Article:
Pyrex has been making glassware and kitchenware since 1915, and vintage Pyrex products have increased in value, especially with Pyrex switching from using borosilicate glass to soda-lime glass in kitchenware products in 1998.
The color and pattern can both help determine whether a Pyrex piece is antique or vintage, as well as the glass markings, stamps, and logos on the pieces themselves. The oldest pieces have Pyrex in all capital letters inside a circle with a “CG” for “Corning Glassworks,” the company name. If the word “PYREX” is capitalized with other words circling it. The circle logo ended in the 1960s.
Below are some tips you can use to help determine whether your Pyrex is vintage or made relatively recently.
Determining the Type of Glass
For glassware products, Pyrex pieces can be identified by the type of glass used. Pyrex in America changed the type of glass they use in 1998, so its glass products can be categorized by pre-and post-1998 pieces. The European Pyrex still uses borosilicate glass.
Types of Glass used by Pyrex in the USA:
Borosilicate Glass – The type of glass used by Pyrex before 1998, has no color to it. This type of glass is thermal shock resistant and very durable to withstand high temperatures and temperature changes.
Soda-Lime Glass – This type of glass has been used by Pyrex since 1998 and has a bluish-green hue to it. This is easily distinguishable from borosilicate glass, which has no color to it. This type of glass is not as heat resistant as borosilicate, which generated some controversy when the company began producing kitchen products made from soda-lime silicate only.
For glassware products by Pyrex, this is the first method you should use to determine when the piece was made as it will narrow it down to a general pre- or post-1998, after which you can use other methods to determine more precise production dates.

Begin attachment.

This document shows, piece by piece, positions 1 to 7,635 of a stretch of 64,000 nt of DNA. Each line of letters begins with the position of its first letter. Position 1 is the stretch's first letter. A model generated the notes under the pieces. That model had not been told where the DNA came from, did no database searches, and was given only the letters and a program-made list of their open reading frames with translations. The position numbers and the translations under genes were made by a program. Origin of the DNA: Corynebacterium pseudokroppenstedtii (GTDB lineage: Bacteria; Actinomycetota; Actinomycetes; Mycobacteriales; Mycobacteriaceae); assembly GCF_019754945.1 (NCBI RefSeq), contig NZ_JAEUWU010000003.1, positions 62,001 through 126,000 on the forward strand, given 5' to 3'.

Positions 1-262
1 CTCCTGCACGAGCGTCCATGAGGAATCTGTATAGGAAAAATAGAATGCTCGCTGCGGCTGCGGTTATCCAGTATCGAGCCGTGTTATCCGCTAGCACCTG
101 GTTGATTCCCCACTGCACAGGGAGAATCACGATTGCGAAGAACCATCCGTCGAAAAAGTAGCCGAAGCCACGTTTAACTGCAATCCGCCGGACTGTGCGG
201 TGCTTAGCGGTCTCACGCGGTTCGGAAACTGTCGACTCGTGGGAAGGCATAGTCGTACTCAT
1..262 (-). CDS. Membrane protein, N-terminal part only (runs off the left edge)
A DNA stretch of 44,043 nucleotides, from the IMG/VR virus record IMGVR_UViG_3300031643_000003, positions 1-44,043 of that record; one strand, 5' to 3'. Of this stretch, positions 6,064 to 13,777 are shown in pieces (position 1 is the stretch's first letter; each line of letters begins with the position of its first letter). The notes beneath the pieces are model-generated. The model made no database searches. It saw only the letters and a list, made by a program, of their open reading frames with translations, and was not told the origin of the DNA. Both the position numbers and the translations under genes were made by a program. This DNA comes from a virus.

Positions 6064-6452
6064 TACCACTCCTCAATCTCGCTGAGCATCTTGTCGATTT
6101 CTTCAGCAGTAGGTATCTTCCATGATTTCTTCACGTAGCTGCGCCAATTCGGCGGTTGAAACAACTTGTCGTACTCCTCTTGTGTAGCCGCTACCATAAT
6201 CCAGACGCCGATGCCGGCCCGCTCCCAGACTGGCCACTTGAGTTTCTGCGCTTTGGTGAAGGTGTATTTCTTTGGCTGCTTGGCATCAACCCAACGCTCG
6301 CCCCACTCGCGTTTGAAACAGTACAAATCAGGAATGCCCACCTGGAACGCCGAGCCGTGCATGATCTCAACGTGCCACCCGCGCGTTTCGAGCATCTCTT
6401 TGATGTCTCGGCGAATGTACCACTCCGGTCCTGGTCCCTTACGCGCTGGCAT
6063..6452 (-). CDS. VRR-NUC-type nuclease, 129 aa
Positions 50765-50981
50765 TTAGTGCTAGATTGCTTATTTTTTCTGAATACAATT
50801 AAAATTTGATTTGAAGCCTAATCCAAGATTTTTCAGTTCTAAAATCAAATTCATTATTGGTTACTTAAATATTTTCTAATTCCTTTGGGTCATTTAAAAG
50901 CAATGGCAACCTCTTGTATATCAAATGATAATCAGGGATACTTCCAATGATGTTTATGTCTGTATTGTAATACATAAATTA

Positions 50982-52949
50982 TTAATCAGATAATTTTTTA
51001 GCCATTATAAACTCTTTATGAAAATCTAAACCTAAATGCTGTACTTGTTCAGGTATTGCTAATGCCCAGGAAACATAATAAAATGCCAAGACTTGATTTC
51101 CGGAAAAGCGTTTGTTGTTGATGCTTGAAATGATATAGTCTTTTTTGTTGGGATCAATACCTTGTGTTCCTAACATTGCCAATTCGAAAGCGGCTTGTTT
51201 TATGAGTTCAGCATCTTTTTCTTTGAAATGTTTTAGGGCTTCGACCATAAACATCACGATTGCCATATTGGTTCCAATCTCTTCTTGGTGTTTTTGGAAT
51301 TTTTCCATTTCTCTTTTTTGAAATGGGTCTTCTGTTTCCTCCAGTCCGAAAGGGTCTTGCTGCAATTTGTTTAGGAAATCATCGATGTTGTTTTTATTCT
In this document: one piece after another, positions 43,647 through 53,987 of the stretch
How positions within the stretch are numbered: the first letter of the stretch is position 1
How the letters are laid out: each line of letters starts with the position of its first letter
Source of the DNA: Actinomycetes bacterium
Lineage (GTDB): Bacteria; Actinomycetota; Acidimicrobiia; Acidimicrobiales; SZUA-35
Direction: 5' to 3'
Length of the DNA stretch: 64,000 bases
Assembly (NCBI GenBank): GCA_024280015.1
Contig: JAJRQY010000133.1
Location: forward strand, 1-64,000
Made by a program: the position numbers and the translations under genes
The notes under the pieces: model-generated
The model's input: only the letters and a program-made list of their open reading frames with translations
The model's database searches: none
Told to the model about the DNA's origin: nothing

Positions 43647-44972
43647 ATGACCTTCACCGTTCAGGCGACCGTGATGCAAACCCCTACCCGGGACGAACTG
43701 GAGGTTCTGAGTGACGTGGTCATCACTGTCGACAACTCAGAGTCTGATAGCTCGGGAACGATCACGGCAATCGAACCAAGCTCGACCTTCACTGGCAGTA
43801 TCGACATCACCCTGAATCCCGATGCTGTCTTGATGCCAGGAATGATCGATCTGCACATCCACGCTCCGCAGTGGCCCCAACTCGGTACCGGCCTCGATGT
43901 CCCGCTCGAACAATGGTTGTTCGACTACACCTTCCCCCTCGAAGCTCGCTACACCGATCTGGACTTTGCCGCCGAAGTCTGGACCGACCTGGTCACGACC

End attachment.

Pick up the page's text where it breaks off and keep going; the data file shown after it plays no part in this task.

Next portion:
Patterns and Color
For other kitchenware products, an additional way to determine whether Pyrex is vintage is by looking at the color and pattern of the piece. Pyrex pieces from 1915 until mid-1940 were originally clear glass, and it wasn’t until later that colored and patterned bowls and casserole dishes were produced. These color pieces are quite popular with collectors today.
The first colors released by Pyrex were pastel shades of blue, green, and pink. From 1945 to 1950, they produced sets in the primary colors of red, yellow, blue, and green.
Along with colors, kitchenware with patterns was also introduced in the 1950s. The following patterns are some of the most popular:
- Butterprint: Image of farm scenes with roosters and farm figures. Produced from the late 1950s to the late 1960s
- Gooseberry: Images of berries on vines with leaves produced from the late 1950s-1960s
- Town and Country: Abstract star designs from the 1960s
- New Dot: Large colorful dots from the late 1960s
- Friendship: Orange and yellow roosters from the 1960s
- Butterfly Gold: Floral patterns from the 1970s
- Autumn Wheat: Sheaves of wheat from the 80s
- Snowflake: This pattern is found both in white on blue and white on black and were produced from the mid 1950s to the late 1960s